The Bangko Sentral ng Pilipinas (BSP) shrugged off concerns over the condition of the local currency amid its weakening versus the dollar and other regional currencies in recent days.
BSP Deputy Governor for the Monetary Stability Sector Diwa C. Guinigundo said that, while admittedly, the peso has seen volatility in the previous weeks, other sectors of the economy are actually benefiting from a weaker currency.
Guinigundo said the peso is being affected by negative market sentiment—a phenomenon seen across the region.
“People are speculating that the US dollar, because of the pending normalization in the US, will continue to strengthen versus regional currencies. We were affected by the herd mentality that [is] prevailing in the foreign-exchange markets today,” the deputy governor said.
The peso has traded near the 47-territory in the previous weeks after global developments erupted causing global markets to tumble.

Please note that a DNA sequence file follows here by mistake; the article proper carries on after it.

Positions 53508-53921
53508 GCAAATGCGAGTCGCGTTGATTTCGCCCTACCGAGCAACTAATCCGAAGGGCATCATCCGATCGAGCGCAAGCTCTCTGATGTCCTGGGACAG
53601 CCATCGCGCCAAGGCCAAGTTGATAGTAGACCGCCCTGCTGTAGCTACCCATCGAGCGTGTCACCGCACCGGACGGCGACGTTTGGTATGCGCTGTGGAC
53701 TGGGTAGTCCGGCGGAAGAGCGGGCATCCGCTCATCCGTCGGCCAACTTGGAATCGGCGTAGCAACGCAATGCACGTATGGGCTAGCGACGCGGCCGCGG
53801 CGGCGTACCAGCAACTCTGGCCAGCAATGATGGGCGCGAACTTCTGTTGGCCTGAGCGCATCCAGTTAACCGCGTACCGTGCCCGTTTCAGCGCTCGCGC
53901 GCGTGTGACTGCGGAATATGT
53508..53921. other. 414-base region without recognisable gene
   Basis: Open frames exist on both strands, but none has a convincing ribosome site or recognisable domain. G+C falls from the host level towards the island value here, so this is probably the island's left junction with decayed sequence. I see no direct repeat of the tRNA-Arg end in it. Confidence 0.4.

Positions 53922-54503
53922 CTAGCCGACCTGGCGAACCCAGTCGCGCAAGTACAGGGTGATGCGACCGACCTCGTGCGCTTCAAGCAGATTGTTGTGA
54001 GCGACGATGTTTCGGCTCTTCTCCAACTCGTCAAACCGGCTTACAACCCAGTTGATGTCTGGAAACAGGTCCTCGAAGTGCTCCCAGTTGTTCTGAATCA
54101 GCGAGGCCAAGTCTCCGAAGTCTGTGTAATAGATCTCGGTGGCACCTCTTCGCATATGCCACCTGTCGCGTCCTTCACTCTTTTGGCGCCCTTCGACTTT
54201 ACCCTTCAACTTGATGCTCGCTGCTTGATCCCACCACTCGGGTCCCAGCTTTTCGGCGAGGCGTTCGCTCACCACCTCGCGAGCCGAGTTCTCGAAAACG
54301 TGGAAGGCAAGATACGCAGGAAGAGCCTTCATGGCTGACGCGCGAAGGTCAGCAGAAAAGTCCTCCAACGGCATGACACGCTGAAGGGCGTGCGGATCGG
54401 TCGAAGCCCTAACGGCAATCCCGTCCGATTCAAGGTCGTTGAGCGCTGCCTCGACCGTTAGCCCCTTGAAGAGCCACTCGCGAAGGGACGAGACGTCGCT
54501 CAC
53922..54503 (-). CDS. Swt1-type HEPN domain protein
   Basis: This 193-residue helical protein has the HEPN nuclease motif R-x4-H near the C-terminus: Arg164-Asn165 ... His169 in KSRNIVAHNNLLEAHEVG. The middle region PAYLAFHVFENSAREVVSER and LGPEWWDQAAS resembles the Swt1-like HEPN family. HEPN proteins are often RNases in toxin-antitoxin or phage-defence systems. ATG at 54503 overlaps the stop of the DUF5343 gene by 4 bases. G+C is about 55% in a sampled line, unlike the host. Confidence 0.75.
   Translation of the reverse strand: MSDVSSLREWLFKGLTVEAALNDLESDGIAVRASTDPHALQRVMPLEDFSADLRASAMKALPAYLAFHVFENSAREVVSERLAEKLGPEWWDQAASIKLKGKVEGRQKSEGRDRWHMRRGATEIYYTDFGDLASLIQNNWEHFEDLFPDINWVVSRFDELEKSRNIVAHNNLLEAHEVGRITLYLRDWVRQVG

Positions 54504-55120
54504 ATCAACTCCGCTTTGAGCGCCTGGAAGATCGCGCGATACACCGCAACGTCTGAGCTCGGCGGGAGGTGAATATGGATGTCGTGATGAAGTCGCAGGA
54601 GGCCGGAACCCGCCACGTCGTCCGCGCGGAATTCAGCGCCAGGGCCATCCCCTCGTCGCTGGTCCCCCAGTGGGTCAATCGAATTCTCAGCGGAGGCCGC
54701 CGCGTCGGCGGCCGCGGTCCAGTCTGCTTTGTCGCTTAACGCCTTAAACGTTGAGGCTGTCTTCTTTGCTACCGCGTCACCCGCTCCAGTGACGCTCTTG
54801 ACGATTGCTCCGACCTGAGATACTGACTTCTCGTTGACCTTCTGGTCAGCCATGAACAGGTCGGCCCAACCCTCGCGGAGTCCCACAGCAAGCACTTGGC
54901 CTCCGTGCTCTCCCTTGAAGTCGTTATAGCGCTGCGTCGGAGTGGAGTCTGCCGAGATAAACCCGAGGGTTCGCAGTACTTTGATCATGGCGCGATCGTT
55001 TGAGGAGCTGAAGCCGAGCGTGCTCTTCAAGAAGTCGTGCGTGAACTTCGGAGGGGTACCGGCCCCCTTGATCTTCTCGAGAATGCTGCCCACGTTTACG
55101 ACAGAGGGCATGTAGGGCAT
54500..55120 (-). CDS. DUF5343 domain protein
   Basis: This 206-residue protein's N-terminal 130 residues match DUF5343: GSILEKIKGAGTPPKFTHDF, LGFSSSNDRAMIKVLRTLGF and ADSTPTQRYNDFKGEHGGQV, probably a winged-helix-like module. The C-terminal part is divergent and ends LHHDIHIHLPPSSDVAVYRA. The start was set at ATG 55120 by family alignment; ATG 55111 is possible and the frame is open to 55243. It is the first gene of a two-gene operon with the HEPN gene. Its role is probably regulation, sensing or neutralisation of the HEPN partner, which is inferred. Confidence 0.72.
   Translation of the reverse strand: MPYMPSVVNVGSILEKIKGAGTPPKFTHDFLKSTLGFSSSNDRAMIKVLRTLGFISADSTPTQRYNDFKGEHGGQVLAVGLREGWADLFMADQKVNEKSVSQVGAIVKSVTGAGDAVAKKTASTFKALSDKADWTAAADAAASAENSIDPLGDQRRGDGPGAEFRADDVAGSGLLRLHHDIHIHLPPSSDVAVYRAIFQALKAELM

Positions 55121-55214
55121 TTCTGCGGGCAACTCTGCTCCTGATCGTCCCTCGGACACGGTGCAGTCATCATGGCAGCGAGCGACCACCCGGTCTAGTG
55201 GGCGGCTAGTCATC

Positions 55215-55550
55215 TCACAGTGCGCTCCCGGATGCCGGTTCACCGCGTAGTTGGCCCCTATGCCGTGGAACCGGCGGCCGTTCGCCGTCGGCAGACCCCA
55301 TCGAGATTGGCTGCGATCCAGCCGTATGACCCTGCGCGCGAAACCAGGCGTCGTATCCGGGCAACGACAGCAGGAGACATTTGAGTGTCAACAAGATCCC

On Thursday the peso traded at 46.73 to a dollar, weaker than the 46.705-to-a-dollar value seen in the previous day’s trade. The total traded volume, per the Philippine Dealing System, is at $518.8 million—slightly lower than the $565.986 million seen in the previous day.
“But because we have fundamental basis for stability, we always say that once the market is able to digest what is happening abroad and here in the Philippines, they should be able to think twice before leaving the Philippines,” Guinigundo said.
Specifically, Guinigundo cited resilient growth, manageable price environment, balance of payments surplus, the current-account surplus and general banking stability as among the “fundamental bases for stability.”
Guinigundo also said while a weak peso may be bad for the debt servicing of the government, as well as for importers of oil, raw materials and intermediate products, it will also be beneficial for the country’s exporters, business-process outsourcing receipts and the remittances of overseas Filipino workers.
The deputy governor also said the country’s foreign-exchange reserves will still be ample amid recent volatilities in the foreign-exchange market.